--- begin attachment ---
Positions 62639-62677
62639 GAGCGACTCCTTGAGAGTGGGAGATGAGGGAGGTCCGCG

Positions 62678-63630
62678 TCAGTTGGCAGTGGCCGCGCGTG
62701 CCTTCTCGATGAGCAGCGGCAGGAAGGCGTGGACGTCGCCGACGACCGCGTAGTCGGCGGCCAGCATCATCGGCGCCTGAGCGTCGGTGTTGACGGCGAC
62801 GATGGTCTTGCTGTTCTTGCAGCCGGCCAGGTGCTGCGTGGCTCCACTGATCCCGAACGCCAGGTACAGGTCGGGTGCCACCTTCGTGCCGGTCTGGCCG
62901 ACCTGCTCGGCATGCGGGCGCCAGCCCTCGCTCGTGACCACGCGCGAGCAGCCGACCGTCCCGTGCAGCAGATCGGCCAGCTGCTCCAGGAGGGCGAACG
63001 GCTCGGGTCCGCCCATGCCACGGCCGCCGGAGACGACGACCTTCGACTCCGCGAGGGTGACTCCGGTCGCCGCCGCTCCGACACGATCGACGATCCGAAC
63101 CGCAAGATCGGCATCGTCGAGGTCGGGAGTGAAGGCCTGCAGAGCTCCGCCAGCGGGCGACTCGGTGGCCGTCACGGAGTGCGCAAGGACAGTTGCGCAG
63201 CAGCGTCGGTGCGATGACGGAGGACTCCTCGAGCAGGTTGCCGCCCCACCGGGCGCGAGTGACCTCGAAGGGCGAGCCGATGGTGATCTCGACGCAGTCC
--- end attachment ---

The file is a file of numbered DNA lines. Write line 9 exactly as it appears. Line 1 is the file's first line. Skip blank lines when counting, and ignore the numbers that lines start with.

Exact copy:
63101 CGCAAGATCGGCATCGTCGAGGTCGGGAGTGAAGGCCTGCAGAGCTCCGCCAGCGGGCGACTCGGTGGCCGTCACGGAGTGCGCAAGGACAGTTGCGCAG